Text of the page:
During the dewrinkling cycle, steam is introduced into the interior region while the inflatable hanger assembly is periodically inflated. Following the steaming period, the inflatable hanger is inflated while the clothes are subject to heated air such that the clothes wrinkles are pressed out and the clothes are partially dried, setting the clothes in a smooth appearance. Subsequently, heated air is delivered into the interior region for completely drying the clothes item.
The preferred embodiment of the present invention provides for dewrinkling a plurality of clothes items in one cycle. In this second embodiment, a divider wall is hingedly supported within the cabinet for separating the interior region into two compartments, each compartment having opposed side surfaces. An inflatable hanger can be associated with one of the compartments such that when the inflatable hanger assembly is inflated the clothes item is pressed against the opposed side surfaces of the compartment in which the hanger is positioned. Alternatively, two inflatable hanger assemblies can be provided, one hanger being associated with each compartment. The door of the cabinet can include an inner recess and an inner door can be hingedly connected to the cabinet for separating the door recess compartment from the interior region of the cabinet. Still further, the clothes treating apparatus of the present invention can include a support bar disposed in the door recess or in one of the interior region compartments such that pants-like items can be supported and treated with humidity and hot air.
FIG. 1 is a top, front perspective view of the clothes treating cabinet apparatus of the present invention with the door open.
FIG. 2 is a perspective, detailed view of the inflatable hanger assembly shown in FIG. 1.
FIG. 3 is a partially cut away top, front and side perspective view of the lower portion of the cabinet of FIG. 1.
FIG. 4 is a front view of the cabinet of FIG. 1, illustrating the manner in which a shirt-like clothes item may be supported.
FIG. 5 is a chart illustrating the operation of the present invention.
FIG. 6 is a top, front perspective view of a preferred alternative embodiment of the clothes treating cabinet apparatus of the present invention with the door open.
FIG. 7 is a sectional view of the clothes treating cabinet apparatus of FIG. 6.
FIG. 8 is a chart illustrating an alternative operation of the present invention.
Referring to FIG. 1, there is illustrated a first embodiment of a clothes treating apparatus for steaming, dewrinkling, and deodorizing clothing according to the present invention. The apparatus 10 includes a main housing or cabinet 12. The cabinet 12 forms an interior region 14 having opposite side surfaces 14a and 14b, a top surface 14c, a bottom surface 14d and a rear surface 14e. A door 16 is hingedly connected to the cabinet 12 for closing the enclosure 14 formed by the cabinet 12. The door 16 includes an inner surface 16a wherein when the door 16 is closed, the rear wall 14e of the cabinet 12 and inner surface 16a of the door 16 form opposed inner side surfaces of the enclosure. A gasket 17 is provided disposed about the periphery of the door 16 for sealing the interface between the door 16 and cabinet 12.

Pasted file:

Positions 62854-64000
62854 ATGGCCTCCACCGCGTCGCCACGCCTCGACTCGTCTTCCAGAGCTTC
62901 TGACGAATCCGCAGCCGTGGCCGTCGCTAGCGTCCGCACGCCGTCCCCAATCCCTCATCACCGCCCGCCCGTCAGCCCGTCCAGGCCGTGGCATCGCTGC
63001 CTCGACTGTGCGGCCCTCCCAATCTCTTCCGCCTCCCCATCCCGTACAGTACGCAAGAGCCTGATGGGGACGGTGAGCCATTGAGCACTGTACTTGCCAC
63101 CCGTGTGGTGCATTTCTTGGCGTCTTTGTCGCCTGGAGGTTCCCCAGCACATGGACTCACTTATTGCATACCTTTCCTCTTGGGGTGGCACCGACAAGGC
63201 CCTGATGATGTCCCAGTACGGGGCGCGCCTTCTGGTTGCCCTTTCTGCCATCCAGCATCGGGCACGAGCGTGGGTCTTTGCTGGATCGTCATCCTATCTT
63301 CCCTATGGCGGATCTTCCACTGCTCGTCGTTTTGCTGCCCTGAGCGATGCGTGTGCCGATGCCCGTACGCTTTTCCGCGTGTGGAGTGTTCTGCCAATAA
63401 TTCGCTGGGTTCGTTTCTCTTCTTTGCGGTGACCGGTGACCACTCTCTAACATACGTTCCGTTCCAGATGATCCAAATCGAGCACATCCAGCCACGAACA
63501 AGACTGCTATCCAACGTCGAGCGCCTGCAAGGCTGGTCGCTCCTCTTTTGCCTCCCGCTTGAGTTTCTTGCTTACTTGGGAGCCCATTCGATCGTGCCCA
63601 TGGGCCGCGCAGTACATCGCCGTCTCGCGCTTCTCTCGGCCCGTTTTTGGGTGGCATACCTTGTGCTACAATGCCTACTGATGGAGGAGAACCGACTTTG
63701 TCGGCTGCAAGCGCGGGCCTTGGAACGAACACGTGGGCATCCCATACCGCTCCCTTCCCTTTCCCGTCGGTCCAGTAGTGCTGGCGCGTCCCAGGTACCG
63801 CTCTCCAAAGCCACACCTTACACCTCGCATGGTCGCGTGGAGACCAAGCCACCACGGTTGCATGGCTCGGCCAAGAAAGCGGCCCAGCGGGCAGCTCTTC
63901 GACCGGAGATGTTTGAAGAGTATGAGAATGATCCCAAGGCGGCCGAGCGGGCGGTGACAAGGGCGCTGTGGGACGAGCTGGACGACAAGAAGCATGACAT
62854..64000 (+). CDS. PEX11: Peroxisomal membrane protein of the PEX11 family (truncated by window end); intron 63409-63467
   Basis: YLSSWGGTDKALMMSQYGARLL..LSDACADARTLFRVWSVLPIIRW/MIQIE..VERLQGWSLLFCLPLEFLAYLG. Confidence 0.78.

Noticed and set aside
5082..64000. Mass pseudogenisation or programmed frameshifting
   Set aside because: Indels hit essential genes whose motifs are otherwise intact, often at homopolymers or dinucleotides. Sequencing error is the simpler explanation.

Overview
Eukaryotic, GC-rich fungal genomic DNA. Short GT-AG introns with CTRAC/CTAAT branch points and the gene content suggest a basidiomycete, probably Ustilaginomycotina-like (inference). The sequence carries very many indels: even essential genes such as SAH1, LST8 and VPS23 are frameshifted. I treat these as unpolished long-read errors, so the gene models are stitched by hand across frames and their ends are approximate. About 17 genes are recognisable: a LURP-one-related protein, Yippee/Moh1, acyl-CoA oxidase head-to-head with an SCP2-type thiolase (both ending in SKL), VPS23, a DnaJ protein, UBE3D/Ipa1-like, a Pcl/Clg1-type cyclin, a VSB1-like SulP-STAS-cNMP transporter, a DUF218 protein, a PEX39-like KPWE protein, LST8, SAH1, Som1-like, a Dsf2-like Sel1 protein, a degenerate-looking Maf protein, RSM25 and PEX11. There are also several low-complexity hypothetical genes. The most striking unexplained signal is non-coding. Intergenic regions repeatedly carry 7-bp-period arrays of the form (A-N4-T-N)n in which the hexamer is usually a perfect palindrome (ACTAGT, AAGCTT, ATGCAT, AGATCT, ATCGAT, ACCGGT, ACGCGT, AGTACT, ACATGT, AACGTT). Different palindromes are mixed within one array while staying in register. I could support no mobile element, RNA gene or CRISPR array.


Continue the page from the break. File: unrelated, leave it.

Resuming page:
The cabinet 12 includes an upper housing 18. The upper housing 18 supports a blower assembly 20 which is connected to an air supply duct 22. Alternatively, the blower may be housed in the base with a duct extending to connection 24. The air supply duct 22 has a connection end 24 (FIG. 2) which extends through the top surface 14c of the cabinet enclosure 14. When energized, the blower 20 moves air through the duct 22 and out through the connection end 24.
An inflatable hanger assembly 26 including a rigid hanger body 28 and an inflatable bag 30 is supported within the cabinet interior region 14. The inflatable hanger assembly 26 is shown in detail in FIG. 2. The hanger body 28 includes a tubular inlet end 32, a hanger-like hollow body portion 34 and an elongated outlet end 36 which connects to the inflatable bag 30. The hanger body 28 may be contoured to enable easy gripping by a user for facilitating removal from the interior region 14. The tubular inlet end 32 is configured to connect to the connection end 24 such that the blower 20 may blow air into the hanger assembly 26. The means by which the tubular inlet end connects to the connection end can be any quick-connect type system for sealingly connecting two tubular members. For example, the inlet end 32 can be formed as a female end which receives a male type connection end 24 wherein a snap release button 38 on the connection end 24 engages a matching hole 40 provided on the tubular inlet end 32. Alternatively, a bayonet-type mount can be used as can any other suitable connector.
The inflatable bag 30 is removably mounted to the hanger body 28. The inflatable bag 30 has an opening 30a at its upper end and an opening 30b at its lower end. The opening 30a conforms to the shape of the tubular inlet 32. To mount the inflatable bag 30 to the hanger body 28, the hanger body 28 is inserted into the inflatable bag 30 through the opening 30b so that the inflatable bag 30 envelopes the hanger body 28. The hanger body 28 is then positioned so that the tubular inlet is inserted through the opening 30a. Once the hanger body 28 is properly positioned the upper end of the inflatable bag is sealably mounted to hanger body by any suitable means, such as taping the inflatable bag 30 to the hanger body or providing the opening 30a with an elastic collar. The opening 30b is then sealed preferably by providing the lower end of the bag with a resealable closure.